Background and Needs

  The MMPA was enacted in 1972 to protect and conserve marine 
mammals and established a moratorium on taking or importing 
marine mammals and marine mammal products, except for certain 
regulated or permitted activities. The MMPA defines ``take'' as 
``to harass, hunt, capture, or kill or attempt to harass, hunt 
capture, or kill any marine mammal.'' In 1992, Congress enacted 
the Marine Mammal Health and Stranding Response Act (P.L. 102--
587) as Title IV of the MMPA. The Marine Mammal Health and 
Stranding Response Act statutorily recognized the marine mammal 
stranding network, established procedures for responding to 
unusual marine mammal mortality events, and established the 
National Marine Mammal Tissue Bank.
  However, because most marine mammal strandings are not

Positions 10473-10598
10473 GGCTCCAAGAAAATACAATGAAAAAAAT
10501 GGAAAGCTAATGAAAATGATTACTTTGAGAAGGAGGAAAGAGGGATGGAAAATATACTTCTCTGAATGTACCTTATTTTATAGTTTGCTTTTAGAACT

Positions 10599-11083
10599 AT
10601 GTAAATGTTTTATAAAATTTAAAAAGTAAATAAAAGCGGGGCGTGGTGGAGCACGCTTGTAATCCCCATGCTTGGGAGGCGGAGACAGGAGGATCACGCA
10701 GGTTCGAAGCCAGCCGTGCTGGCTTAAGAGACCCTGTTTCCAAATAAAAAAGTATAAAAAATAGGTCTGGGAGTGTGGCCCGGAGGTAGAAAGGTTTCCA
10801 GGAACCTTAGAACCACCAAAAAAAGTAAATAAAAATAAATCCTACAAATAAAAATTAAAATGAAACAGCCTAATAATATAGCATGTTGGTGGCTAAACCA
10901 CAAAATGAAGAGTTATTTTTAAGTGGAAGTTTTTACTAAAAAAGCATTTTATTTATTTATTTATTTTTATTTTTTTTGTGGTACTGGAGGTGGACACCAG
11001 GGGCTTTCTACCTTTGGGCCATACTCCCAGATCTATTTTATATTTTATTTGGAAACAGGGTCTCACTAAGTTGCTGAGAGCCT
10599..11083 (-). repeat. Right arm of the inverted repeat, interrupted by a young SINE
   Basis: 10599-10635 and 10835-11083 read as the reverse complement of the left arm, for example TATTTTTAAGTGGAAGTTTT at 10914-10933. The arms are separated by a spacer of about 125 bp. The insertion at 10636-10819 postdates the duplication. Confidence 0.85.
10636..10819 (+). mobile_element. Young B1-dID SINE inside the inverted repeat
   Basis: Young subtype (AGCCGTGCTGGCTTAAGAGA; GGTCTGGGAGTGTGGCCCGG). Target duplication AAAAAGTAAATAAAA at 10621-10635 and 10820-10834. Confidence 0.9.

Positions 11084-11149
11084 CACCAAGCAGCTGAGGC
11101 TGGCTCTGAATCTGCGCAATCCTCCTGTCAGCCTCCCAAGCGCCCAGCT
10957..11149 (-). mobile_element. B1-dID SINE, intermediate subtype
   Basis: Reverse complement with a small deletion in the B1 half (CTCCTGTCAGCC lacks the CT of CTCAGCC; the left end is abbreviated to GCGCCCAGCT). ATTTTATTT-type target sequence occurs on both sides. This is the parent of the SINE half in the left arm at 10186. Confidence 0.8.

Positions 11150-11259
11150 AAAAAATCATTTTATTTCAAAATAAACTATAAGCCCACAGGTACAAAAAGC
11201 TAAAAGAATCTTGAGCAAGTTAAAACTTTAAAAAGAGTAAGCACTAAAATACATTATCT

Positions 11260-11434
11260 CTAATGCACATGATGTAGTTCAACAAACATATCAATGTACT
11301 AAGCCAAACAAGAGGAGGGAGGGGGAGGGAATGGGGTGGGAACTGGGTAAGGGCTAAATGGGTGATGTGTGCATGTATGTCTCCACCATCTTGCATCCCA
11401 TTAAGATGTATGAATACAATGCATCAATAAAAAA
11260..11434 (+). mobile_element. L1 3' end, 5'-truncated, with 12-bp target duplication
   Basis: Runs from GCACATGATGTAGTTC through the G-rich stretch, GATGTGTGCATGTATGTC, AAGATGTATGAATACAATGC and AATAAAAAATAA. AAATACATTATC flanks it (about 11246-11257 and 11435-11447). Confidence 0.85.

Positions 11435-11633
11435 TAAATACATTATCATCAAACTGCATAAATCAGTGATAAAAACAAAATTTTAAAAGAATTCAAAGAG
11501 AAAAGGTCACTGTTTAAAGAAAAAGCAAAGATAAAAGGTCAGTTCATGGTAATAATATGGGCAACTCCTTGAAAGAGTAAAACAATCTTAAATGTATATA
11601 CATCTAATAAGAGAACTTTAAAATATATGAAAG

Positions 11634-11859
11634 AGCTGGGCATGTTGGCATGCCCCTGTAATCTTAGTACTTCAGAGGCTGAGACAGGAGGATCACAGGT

associated with unusual mortality events, in 2000, Congress 
enacted into law the John H. Prescott Marine Mammal Rescue 
Assistance Grant Program (P.L. 106--555). Prior to the 
establishment of this Federal grant program, assistance for 
strandings and rescues were provided by small, underfunded 
members of the Marine Mammal Stranding Network, who took on the 
financial burden to rescue and rehabilitate stranded marine 
mammals. The grant program defrays costs associated with the 
recovery and rehabilitation of marine mammals that fall outside 
of the existing Title IV program and allows eligible Marine 
Mammal Stranding Network participants to use funds to collect 
scientific data from live and dead animals, to improve the 
treatment and operation of rescue and rehabilitation centers, 
and to directly fund the recovery and treatment of the mammals. 
It is the intention of the Committee that the funds authorized 
in this bill may also be used for the disposal of marine mammal 
carcasses.

                          Legislative History

  The Marine Mammal Rescue Assistance Amendments Act of 2007 
was introduced by Representatives Young and Brown on February